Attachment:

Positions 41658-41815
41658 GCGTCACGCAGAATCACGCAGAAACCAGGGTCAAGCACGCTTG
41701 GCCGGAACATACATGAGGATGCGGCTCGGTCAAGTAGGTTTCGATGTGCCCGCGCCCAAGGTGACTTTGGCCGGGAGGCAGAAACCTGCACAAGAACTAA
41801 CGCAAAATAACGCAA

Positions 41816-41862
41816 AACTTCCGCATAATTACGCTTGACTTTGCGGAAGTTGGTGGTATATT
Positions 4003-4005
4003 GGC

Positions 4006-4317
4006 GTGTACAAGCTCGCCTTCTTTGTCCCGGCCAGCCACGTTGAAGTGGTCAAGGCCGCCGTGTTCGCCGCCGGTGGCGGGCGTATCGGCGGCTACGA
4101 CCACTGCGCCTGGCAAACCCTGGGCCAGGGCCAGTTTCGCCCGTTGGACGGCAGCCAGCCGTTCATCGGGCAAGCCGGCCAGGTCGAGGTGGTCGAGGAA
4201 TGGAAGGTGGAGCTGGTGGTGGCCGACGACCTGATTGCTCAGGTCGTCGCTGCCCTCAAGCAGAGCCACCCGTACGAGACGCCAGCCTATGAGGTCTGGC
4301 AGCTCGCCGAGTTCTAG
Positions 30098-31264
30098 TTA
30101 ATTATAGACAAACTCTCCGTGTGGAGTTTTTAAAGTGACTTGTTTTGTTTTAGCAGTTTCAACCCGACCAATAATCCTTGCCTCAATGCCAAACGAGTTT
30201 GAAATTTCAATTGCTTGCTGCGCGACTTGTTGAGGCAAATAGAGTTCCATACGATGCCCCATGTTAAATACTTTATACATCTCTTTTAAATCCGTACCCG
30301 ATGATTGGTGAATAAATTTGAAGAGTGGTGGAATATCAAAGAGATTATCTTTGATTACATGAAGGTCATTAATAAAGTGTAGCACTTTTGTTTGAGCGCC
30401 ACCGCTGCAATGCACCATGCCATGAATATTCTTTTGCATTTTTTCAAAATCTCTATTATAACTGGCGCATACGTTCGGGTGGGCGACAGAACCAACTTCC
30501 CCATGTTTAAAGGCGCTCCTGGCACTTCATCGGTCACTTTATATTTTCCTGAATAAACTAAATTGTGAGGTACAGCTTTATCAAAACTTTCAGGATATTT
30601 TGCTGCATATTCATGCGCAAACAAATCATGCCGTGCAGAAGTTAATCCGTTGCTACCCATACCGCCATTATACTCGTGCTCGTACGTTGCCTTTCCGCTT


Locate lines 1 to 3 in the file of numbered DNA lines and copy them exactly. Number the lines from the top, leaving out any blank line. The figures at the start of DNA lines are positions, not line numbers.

Positions 41658-41815
41658 GCGTCACGCAGAATCACGCAGAAACCAGGGTCAAGCACGCTTG
41701 GCCGGAACATACATGAGGATGCGGCTCGGTCAAGTAGGTTTCGATGTGCCCGCGCCCAAGGTGACTTTGGCCGGGAGGCAGAAACCTGCACAAGAACTAA